Investor Limit; Resale Restrictions. The JOBS Act imposes an investment limitation on individual investors that caps the amount of crowdfunding securities that can be sold to any single investor within a 12-month period. An investor whose annual income or net worth is less than $100,000 may invest the greater of $2,000 or 5% of the investor’s annual income or net worth. An investor whose annual income or net worth is $100,000 or more may invest up to 10% of the investor’s annual income or net worth, not to exceed $100,000. The Proposed Rules would allow investors that fall within both of the foregoing categories to rely on the higher limit. Calculation of annual net income and net worth would be made in the same manner as for “accredited investor” status under Regulation D (e.g., net worth would exclude the value of a person’s primary residence and annual income and net worth may be calculated jointly with the investor’s spouse). Although the SEC has requested public comment on whether this investment limitation should apply only to certain types of investors, the current Proposed Rules provide that all investors participating in a crowdfunding offering would be subject to the investment limits described above even if they qualified as accredited investors or institutional investors under Regulation D or otherwise. Under the JOBS Act and the Proposed Rules, investors that purchase crowdfunding securities in an offering are not permitted to transfer the securities for a period of one year from the date of purchase except (a) to the issuer, (b) to an accredited investor (as defined in Regulation D under the Securities Act), (c) as part of an offering registered with the SEC, or (d) to a family member or in connection with the death or divorce of the investor.

Offering Via Crowdfunding Intermediary Only. The JOBS Act requires the issuer to offer and sell crowdfunding securities via a single intermediary only (either a broker or “funding portal”), and transactions must occur exclusively through that intermediary’s web-based platform. An issuer would not be permitted to conduct an offering, or concurrent offerings, using more than one intermediary. One of the key aspects of the crowdfunding model of fundraising is that it should provide members of the “crowd” (i.e., the potential investor pool) the opportunity to share information and opinions and evaluate whether to invest on the “collective wisdom” of the crowd. Accordingly, the JOBS Act and the Proposed Rules require an issuer’s crowdfunding offering to occur on a single web-based platform that would facilitate this information sharing as well as limit the possibility of multiple “crowds” discussing the same offering. The SEC has requested public comment on, among other things, whether the Proposed Rules should impose (or permit intermediaries to impose) platform access restrictions, such as invite-only offerings, and whether crowdfunding transactions should be permitted by means other than an intermediary’s electronic platform.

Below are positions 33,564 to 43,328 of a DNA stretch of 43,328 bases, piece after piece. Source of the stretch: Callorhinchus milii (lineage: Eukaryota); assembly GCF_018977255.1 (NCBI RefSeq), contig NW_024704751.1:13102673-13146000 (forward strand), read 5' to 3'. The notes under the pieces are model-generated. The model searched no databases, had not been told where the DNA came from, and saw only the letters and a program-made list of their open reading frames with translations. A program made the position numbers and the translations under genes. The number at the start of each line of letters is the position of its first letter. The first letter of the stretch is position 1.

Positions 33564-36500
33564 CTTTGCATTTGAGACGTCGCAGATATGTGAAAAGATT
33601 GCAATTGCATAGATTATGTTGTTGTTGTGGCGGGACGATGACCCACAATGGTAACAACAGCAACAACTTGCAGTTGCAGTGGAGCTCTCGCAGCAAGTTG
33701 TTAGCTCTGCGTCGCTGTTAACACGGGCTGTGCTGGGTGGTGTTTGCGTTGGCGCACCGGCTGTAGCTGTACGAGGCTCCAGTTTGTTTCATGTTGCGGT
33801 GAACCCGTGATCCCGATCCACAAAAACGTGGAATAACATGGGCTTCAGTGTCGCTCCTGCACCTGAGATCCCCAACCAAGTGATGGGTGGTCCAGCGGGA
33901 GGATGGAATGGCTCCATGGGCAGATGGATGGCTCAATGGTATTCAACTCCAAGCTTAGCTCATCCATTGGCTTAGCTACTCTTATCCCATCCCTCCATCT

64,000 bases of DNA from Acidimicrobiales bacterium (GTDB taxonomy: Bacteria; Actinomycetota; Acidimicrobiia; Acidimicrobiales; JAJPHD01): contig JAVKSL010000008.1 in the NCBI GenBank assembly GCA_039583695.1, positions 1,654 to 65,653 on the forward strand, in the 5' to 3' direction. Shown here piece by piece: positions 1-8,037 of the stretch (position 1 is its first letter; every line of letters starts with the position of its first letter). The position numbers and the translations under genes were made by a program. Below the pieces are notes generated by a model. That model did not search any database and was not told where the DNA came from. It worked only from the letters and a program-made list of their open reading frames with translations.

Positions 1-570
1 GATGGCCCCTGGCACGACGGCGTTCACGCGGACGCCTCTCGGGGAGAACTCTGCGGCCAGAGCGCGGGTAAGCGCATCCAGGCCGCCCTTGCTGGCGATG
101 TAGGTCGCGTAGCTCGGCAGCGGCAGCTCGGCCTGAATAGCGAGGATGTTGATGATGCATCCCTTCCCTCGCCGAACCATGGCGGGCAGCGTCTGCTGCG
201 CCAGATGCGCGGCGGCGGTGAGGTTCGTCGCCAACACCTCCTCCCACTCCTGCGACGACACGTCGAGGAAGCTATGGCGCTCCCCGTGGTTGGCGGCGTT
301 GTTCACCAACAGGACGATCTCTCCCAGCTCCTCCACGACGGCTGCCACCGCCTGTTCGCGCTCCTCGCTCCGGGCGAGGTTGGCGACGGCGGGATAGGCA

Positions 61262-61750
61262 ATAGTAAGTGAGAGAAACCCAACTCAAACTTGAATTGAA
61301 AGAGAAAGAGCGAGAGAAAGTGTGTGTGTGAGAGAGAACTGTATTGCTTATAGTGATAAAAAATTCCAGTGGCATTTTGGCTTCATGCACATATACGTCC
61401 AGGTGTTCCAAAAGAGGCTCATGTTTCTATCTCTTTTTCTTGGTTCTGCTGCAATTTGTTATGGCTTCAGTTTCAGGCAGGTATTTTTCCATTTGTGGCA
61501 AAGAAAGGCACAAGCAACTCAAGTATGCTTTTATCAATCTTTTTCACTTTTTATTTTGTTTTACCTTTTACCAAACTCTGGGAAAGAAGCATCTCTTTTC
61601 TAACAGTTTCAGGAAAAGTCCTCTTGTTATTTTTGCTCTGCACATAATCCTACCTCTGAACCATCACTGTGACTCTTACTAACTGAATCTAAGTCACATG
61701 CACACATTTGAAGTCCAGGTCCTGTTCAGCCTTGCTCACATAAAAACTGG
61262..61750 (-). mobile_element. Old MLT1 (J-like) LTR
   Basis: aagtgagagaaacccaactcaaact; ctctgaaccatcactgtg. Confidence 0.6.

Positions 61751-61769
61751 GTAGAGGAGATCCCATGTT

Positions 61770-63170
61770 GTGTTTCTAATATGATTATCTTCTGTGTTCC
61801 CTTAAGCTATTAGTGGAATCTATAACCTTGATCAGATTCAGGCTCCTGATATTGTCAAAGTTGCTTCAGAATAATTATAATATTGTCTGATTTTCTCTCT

Requirements for Issuers

Eligibility. Under the JOBS Act and the Proposed Rules, four categories of issuers are prohibited from relying on Section 4(a)(6) to engage in securities crowdfunding: (1) issuers that are not incorporated or organized under the laws of a U.S. state or territory; (2) issuers that are subject to the reporting requirements of the Securities Exchange Act of 1934; (3) certain entities that either fall within or are specifically excluded from the definition of “investment company” under the Investment Company Act of 1940 (e.g., mutual funds, hedge funds, private equity funds); and (4) any other issuer the SEC deems appropriate. In addition, the Proposed Rules provide that an issuer may be prohibited from claiming the crowdfunding exemption if it fails to comply with the proposed reporting requirements described below by, for example, failing to provide its annual updating reports.